continued She said without greater help on demolition expenses she’s concerned people might walk away from their properties, which would turn them into “bug, disease infested properties.” Also, lowering of property values for those not displaced was a concern.
Federal Emergency Management Agency representative Dave Stuflick explained FEMA doesn’t demolish houses or directly provide funding for demolitions. The money given by FEMA can be used to repair or replace a home, but he said how the money is used by a recipient is up to the individual.
“It will not probably cover the demolition of your home,” said Stuflick. “We don’t get into the demolition, we leave it up to you to determine how you want to distribute that money.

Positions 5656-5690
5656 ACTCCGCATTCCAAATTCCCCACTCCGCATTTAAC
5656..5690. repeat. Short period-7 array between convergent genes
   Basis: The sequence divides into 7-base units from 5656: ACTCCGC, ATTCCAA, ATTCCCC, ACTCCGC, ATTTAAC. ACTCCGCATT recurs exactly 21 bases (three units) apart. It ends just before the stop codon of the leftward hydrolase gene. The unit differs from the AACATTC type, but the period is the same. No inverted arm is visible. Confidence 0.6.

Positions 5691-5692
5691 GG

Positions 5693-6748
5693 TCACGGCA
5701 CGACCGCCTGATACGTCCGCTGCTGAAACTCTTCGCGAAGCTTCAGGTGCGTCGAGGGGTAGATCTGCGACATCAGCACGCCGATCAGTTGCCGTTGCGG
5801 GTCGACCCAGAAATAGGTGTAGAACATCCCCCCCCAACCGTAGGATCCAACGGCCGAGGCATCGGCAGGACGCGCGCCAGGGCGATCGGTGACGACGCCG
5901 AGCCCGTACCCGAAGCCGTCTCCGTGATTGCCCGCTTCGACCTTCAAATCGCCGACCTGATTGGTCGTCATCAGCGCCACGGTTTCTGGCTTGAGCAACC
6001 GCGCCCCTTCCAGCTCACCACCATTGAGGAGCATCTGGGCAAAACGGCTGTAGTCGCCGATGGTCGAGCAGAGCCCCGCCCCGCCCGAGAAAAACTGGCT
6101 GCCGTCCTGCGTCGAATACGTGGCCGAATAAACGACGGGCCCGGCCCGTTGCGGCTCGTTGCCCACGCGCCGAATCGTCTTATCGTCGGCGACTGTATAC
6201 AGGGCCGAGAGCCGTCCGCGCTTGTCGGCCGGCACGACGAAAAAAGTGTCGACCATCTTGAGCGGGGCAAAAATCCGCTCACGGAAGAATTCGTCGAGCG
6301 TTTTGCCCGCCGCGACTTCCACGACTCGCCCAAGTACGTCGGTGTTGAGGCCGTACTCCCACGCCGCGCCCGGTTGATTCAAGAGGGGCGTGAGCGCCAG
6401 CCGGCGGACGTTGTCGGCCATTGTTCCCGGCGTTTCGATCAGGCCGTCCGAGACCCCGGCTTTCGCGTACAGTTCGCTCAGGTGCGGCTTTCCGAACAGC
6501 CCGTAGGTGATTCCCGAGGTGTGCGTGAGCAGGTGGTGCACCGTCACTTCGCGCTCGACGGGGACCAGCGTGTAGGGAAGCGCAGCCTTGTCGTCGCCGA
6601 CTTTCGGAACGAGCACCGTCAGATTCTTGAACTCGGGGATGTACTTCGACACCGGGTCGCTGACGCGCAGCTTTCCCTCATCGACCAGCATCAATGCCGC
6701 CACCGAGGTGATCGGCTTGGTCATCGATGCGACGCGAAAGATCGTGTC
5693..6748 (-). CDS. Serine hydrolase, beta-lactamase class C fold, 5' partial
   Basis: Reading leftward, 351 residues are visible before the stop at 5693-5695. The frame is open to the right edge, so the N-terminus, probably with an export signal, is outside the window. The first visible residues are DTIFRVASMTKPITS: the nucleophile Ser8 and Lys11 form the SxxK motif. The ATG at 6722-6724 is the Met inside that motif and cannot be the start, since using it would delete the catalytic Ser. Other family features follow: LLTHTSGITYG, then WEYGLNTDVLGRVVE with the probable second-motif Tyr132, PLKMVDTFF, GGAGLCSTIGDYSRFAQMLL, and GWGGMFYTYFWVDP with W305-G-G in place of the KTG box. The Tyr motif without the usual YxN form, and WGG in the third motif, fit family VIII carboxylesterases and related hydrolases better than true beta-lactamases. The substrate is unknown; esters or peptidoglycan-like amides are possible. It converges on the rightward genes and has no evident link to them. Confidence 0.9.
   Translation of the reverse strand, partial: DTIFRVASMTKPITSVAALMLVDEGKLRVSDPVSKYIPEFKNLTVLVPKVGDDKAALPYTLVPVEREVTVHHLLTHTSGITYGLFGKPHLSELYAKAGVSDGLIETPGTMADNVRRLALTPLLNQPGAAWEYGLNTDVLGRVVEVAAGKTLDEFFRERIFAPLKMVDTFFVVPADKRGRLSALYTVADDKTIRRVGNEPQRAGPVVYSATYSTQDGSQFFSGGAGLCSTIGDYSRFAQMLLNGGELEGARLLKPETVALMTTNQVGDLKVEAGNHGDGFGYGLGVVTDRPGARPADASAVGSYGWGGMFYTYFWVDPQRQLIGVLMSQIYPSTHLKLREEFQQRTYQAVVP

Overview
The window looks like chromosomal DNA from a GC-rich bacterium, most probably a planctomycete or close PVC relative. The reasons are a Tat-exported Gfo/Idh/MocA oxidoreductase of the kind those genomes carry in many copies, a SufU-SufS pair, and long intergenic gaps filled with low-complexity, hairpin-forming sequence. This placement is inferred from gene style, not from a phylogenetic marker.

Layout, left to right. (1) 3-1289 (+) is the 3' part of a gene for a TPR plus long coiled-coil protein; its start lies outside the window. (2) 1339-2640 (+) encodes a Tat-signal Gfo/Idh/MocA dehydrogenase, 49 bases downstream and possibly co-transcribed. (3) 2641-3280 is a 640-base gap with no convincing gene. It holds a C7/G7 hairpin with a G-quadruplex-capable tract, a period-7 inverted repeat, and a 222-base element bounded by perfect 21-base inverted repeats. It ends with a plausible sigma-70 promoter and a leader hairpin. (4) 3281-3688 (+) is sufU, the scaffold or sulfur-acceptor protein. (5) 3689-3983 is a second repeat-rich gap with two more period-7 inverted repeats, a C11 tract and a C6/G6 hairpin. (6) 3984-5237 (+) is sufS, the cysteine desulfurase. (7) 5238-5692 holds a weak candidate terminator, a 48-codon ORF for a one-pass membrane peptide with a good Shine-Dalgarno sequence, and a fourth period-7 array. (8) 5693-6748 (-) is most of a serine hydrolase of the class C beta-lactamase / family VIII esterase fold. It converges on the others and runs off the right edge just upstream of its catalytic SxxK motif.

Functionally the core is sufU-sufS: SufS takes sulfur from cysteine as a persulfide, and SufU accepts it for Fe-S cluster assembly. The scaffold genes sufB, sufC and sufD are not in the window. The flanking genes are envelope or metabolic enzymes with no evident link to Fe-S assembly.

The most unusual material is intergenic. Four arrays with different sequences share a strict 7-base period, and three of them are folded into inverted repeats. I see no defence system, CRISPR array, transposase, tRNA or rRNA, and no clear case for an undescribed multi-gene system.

Nilsen said she understood FEMA couldn’t help out any further, but she asked if there was anything Rotterdam or Schenectady County officials could do to help.
Jaclyn Agostino, assistant to the Schenectady County manager, said the county hasn’t developed a plan on how to do demolitions, but she thought it would be best to work in cooperation with the town. Rotterdam Supervisor Frank DelGallo said there is $100,000 available in the budget to be used for demolitions, but it won’t “go very far.”
Going a different route, Dan Hladik, of Isabella Street, asked about the possibility of a buyout on properties. He said there are several people from his street that don’t know what to do.
Typically, said Stuflick, a municipality will buy the property, demolish the building and turn the land into open space. He said FEMA assists in funding the buyout, but doesn’t facilitate it; federal funding would usually cover 75 percent of the expenses.
“The ball starts rolling at the community,” Stuflick said about the buyout. “The community then has to assess what it wants to do.”
“This is a gathering of community leaders. Who is going to stand up and take charge of everything?” Hladik replied